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I've always had difficulty pronouncing the letter /r/. Whenever i try to say /r/ it comes out as a gha, a sound similar to the arabic letter غ. Any idea how i can fix this?

  • Hi tzii! Welcome to English Language and Usage Stack Exchange. Somewhat confusingly, there are two Stack Exchange sites that deal with English: this one, and the English Language Learners Stack Exchange. I think your question might get better answers on the English Language Learners site. We'll see what others say. Here's a relevant question from that site, see if the answers there helps you: ell.stackexchange.com/questions/40593/… – sumelic Aug 19 '15 at 19:52
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    There are many different ways the letter r is pronounced in English. The r in red or in beer are often pronounced differently, and then there is the question of whether one's dialect is rhotic or not. – oerkelens Aug 19 '15 at 19:54
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    Well, for one thing, you're using the wrong end of your tongue, then. /r/ in English is pronounced mainly with the front of the tongue, not the back. Apart from that, there are quite a few different ways of pronouncing it, though most include raising the front of the tongue toward the palate, but without making contact. – Janus Bahs Jacquet Aug 19 '15 at 19:55
  • English is my first language so i'm not sure if that's necessarily the site i want to go to but i'll check out your link regardless, thanks. – tzii Aug 19 '15 at 19:57
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    Just for clarification I'm British. English is my first language and arabic my second. None of my family or my friends pronounce it this way and I've never met anybody with the same "issue". Also i searched up uvular and that's exactly what my issue is. And as for meeting a speech therapist, I figured that was my best solution. Thanks for the help – tzii Aug 19 '15 at 20:07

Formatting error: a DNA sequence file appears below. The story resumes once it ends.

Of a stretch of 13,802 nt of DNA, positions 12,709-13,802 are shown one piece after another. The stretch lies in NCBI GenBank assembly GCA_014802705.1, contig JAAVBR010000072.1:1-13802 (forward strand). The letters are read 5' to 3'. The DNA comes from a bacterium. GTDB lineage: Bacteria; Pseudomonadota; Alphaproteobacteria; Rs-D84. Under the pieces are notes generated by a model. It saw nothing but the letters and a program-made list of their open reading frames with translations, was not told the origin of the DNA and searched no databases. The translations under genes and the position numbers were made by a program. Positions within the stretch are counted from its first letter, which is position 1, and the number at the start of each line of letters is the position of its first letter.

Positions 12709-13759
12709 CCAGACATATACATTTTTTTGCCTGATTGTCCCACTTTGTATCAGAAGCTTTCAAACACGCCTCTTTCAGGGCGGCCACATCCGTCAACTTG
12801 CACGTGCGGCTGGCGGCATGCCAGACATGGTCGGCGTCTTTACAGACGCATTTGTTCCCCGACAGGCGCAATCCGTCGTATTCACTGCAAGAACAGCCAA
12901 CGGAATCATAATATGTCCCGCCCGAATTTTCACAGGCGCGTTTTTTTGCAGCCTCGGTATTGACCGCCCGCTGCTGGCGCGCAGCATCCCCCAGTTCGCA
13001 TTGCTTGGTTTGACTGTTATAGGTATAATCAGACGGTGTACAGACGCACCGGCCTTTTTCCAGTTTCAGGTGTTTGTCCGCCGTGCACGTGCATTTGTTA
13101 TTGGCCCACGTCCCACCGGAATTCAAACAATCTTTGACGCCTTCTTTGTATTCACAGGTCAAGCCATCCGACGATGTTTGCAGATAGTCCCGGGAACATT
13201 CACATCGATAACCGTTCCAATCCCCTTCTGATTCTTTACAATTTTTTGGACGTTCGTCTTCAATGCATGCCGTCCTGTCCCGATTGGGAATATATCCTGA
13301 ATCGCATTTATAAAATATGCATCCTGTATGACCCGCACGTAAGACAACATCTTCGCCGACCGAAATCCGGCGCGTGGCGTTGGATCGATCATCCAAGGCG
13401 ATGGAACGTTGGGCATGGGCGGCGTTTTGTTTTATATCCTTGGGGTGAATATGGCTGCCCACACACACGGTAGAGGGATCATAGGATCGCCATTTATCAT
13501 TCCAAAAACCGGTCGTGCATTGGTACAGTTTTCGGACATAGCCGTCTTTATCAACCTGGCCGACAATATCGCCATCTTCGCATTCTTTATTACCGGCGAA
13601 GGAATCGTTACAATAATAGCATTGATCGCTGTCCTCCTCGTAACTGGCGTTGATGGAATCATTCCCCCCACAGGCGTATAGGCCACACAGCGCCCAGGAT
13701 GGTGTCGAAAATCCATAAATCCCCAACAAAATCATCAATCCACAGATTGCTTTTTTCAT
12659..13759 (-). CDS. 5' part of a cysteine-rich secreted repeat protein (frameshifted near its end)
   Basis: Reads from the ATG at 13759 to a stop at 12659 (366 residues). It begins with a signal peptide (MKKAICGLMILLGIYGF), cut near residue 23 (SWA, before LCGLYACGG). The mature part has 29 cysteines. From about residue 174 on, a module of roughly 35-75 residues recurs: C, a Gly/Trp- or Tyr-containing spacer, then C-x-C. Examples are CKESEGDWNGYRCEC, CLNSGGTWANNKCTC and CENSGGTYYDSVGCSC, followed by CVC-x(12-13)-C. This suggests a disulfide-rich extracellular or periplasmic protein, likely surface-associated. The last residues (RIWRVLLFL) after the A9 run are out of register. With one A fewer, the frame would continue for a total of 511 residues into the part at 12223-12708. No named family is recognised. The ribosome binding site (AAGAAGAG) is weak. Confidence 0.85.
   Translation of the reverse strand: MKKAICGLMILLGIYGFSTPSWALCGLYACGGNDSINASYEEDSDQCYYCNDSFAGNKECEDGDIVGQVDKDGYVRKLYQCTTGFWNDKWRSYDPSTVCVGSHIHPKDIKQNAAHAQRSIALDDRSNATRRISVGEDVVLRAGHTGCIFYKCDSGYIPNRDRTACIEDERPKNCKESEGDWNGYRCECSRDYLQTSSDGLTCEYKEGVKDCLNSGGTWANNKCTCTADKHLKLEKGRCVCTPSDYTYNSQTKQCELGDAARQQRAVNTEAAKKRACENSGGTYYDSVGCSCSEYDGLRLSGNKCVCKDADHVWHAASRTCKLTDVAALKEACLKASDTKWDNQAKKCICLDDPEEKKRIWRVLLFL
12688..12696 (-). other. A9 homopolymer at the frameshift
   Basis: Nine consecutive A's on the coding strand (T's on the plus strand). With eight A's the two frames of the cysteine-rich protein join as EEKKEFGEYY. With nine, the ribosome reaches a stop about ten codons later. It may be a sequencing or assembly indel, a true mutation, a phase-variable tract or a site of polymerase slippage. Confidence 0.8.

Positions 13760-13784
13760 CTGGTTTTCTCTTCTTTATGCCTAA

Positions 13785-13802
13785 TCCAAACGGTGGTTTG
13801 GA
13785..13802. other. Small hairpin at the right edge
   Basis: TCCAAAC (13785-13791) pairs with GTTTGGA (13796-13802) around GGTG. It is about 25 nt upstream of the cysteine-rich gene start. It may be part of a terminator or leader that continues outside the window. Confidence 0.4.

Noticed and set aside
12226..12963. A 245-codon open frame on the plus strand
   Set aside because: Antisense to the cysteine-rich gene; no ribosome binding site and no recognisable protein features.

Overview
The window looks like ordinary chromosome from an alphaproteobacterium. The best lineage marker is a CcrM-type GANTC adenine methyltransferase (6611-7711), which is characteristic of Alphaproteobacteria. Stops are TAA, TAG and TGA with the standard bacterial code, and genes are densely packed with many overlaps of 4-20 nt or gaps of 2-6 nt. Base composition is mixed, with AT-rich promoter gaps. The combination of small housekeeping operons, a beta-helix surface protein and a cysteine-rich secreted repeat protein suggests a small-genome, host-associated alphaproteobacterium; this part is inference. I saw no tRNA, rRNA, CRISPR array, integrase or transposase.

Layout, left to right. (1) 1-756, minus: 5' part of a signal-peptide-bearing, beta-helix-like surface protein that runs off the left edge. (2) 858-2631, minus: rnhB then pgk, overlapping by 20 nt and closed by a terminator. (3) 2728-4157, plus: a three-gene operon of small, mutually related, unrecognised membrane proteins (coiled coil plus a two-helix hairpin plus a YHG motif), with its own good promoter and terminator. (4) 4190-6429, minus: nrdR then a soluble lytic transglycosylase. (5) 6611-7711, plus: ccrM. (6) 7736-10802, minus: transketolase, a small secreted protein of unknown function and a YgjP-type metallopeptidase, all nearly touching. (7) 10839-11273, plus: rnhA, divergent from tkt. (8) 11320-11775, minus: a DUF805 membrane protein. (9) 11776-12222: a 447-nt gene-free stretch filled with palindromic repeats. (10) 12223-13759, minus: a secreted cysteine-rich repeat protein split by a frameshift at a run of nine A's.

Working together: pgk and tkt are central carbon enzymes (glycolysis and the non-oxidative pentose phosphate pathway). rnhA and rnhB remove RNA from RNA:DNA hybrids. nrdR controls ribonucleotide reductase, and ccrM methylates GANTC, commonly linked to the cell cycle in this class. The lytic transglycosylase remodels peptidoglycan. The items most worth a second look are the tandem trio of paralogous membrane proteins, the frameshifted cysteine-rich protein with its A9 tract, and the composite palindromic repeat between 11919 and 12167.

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I suggest you temporarily (or permanently, if things don't work out) replace the R with a different sound that you can comfortably produce, and which people will understand. Here are a few possibilities:

a Spanish R

a French or German R

an L

Just remember that people from all over the world can be understood pretty well, despite pronouncing the R in their own way.

-- Edit -- Experiment with a variety of foreign-sounding R sounds in your English, and see which one appeals to you most.

I'm not a speech therapist, but my guess is that a good word to try to get a real R in would be something like fur.

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    From what I understand, the OP is pretty much already using a French or German R; both of these sounds are uvular fricatives, approximants or trills, and Arabic "ghain" represents a uvular fricative or a velar fricative. I agree that it will probably be understood as an /r/ sound in English even though it's might not be a common pronunciation for native speakers. – sumelic Aug 21 '15 at 3:53

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